Adding 2.2 billion acres of tree cover would capture two-thirds of man-made carbon emissions, a new study found.
Allowing the earth’s forests to recover could soak up a significant amount of humanity’s greenhouse gas emissions, according to new research.
The worldwide assessment of current and potential forestation using satellite imagery appeared Thursday in the journal Science. It estimates that letting saplings regrow on land where forests have been cleared would increase global forested area by one-third and remove 205 billion metric tons of carbon from the atmosphere. That’s two-thirds of the roughly 300 billion metric tons of carbon humans have put up there since the dawn of the Industrial Revolution.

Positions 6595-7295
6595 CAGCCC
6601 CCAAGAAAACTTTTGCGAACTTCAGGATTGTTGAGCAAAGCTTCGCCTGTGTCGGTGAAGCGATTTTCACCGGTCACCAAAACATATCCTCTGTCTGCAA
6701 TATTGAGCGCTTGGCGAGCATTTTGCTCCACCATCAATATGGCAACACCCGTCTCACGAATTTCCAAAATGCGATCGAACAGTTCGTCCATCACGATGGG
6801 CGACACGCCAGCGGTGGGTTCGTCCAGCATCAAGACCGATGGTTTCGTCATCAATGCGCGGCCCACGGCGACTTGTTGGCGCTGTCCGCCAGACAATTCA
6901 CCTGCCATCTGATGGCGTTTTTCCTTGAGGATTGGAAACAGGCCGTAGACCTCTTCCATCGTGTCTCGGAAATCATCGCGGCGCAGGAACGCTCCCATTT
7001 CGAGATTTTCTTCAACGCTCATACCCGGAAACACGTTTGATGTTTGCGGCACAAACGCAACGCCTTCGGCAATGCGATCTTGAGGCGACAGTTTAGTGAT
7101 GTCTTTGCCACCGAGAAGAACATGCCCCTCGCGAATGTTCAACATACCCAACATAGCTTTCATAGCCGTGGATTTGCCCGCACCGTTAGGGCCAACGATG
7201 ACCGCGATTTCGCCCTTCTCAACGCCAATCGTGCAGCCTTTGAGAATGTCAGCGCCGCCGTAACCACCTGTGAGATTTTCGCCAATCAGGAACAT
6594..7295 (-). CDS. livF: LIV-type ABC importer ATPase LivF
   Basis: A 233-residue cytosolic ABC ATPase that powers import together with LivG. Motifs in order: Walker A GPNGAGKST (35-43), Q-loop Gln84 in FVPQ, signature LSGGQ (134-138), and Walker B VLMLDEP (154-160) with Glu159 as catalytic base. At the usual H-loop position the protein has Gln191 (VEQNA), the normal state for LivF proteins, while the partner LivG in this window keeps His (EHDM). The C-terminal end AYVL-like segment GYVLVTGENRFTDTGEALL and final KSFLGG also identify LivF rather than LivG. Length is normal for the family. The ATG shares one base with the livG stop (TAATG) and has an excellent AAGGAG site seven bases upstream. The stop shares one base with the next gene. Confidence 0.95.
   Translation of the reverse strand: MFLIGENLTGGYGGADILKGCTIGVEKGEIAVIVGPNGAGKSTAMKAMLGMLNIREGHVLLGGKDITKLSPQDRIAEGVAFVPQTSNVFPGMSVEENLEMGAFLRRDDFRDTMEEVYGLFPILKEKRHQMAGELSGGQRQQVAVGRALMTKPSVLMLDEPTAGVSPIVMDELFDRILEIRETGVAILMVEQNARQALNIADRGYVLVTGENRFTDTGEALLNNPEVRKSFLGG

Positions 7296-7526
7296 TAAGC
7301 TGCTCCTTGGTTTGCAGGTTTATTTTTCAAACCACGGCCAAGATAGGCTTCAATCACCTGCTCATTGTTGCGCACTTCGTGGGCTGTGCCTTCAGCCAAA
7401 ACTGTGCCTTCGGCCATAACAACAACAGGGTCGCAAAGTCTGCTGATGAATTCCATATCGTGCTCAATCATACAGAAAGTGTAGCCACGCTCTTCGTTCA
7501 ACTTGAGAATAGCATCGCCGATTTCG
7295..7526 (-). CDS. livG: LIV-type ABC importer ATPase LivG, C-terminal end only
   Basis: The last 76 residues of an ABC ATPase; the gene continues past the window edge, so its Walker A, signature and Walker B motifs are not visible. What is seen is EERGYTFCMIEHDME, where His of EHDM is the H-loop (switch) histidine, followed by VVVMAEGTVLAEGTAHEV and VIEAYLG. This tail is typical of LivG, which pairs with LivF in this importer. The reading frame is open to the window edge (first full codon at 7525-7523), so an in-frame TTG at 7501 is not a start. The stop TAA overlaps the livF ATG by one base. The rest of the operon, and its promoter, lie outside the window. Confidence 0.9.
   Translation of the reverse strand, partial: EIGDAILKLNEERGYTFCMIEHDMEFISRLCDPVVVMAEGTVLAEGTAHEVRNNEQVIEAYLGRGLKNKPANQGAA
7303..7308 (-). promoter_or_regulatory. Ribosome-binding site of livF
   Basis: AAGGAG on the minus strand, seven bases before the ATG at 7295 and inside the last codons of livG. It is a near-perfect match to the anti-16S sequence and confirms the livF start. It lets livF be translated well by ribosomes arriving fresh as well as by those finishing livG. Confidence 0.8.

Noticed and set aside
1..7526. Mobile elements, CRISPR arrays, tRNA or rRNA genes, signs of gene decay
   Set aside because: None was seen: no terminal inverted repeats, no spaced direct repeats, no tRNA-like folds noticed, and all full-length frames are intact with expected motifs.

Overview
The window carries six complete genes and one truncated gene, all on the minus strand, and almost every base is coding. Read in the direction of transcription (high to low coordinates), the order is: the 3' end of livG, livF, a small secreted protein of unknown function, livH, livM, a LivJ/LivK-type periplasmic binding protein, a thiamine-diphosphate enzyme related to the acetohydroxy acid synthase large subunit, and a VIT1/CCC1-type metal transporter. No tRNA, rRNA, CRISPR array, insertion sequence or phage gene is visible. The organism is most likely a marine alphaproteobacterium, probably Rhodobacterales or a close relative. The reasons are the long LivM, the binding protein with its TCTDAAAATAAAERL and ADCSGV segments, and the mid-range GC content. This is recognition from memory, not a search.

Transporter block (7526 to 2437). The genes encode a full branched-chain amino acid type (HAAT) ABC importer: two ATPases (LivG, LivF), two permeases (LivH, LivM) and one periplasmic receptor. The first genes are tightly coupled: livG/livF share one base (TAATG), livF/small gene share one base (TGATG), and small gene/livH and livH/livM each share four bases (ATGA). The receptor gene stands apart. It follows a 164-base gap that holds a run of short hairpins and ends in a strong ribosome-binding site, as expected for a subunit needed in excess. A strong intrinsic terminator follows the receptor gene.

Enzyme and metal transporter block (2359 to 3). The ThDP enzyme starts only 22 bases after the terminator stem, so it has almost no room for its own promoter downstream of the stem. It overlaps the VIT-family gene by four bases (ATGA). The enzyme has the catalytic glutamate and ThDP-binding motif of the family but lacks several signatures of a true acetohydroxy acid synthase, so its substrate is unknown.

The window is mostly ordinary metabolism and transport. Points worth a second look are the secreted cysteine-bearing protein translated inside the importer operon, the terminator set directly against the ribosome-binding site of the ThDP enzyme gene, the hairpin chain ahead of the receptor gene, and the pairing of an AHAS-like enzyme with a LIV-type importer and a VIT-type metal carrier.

“The point is that [reforestation is] so much more vastly powerful than anyone ever expected,” said Thomas Crowther, a professor of environmental systems science at ETH Zurich and a co-author of the paper. “By far, it’s the top climate change solution in terms of carbon storage potential.”
Some climate scientists who were not involved with the study disagree with its calculations and are warning against its “silver bullet” message. Still, supporting natural systems that can soak up carbon is widely accepted as a major component of any climate change mitigation strategy — in addition to deploying clean energy, switching to electric vehicles, and curbing consumption overall.
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